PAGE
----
I think you call this a pasting. We are anchored behind a motu (small island with vegetation) in the north of Tahanea. Strong winds of around 25 knots and heavy rain were forecast from the north so having some land directly in front of us should provide shelter from the wind and more importantly the fetch. The fetch being the build up of waves across a body of water. It’s the waves that create problems, more than the wind.
Well. Last time it was my turn to go outside and check on things, I glanced at the wind instruments and noticed it was a fairly constant 45 knots. Someone anchored near us has just been on the radio saying they saw a momentary 60 knots. I can vouch in true british understated fashion, it’s darned breezy. And there’s fetch so it’s a bit of an unwanted bucking bronco ride. And this is at anchor. Not at sea. Today would not be a good day to be out sailing.
It’s the middle of the day here and the many different forecasts we look at that come in via our iridium sat phone suggest it’s going to like this for another 12 hours. It’s not cocktails on the poop-deck weather. The best items to wear when you have to go outside to check on things are a waterproof jacket and a pair of goggles. Nothing else needed. Anything else gets soaked in minutes, wet stuff just drips in the cabin and it’s not cold out there. Don’t fret. The next boat is anchored quite a way away so they have no reason to be offended! Well unless they are spying with their binoculars.
We left Tahiti on 18th December. Since then, until today, we’ve had no phone reception, 4G or WiFi. We have been in our own little bubble of quiet removed ignorance. Mostly enjoying the company of three other boats, Gecko, Belladonna and Sea Rose.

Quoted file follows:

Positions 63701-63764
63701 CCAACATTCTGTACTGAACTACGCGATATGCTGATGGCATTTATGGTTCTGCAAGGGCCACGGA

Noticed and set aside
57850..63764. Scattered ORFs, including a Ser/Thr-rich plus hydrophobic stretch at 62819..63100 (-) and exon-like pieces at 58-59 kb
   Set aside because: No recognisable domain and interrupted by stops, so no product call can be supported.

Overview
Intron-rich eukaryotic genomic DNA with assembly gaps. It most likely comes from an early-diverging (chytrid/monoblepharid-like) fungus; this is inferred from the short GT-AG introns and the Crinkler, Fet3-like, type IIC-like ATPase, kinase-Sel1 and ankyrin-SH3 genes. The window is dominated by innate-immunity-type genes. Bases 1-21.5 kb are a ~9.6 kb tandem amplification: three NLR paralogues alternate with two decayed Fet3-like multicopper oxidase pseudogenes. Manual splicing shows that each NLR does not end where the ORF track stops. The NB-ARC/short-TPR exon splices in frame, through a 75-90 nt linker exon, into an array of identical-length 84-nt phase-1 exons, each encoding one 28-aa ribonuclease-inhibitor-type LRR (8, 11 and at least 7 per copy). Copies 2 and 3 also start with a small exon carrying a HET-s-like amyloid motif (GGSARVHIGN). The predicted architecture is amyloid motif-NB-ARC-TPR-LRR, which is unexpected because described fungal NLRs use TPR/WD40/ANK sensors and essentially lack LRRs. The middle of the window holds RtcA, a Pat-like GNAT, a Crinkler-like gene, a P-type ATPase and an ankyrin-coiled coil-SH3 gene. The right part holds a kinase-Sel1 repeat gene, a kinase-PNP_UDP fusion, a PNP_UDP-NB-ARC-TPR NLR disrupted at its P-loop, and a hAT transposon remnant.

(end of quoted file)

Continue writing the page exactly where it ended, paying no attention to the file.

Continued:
We shared Christmas with our friend Holly on Tahanea, an uninhabited atoll in the middle of the Tuamotus when the weather was somewhat different. Snorkelling in flat clear blue water, a few small pressies, lunch, and a motor to a different anchorage. We towed Holly’s small 27’ boat, Gecko 6 miles across the atoll which was a bit of a wheeze. The water in Tahanea is so clear if a bird flies over when you’re snorkelling, you can see it’s shadow on the sand.
Dave has done a fair bit of kite surfing in the last few days and has cracked going up wind. Which makes him happy. And saves on dinghy fuel as otherwise I need to chase after him downwind to retrieve him and his kite. One of the girls on Belladonna made a great little edited video on her phone of Dave whizzing across the water.
We’re not sure what we’ll do between now and May when we will return towards Tahiti and the Society Islands. In the short term, a few freshies and some internet are in order. Green food required. Picking up news from the past month and reconnecting with folk is the order of the day now.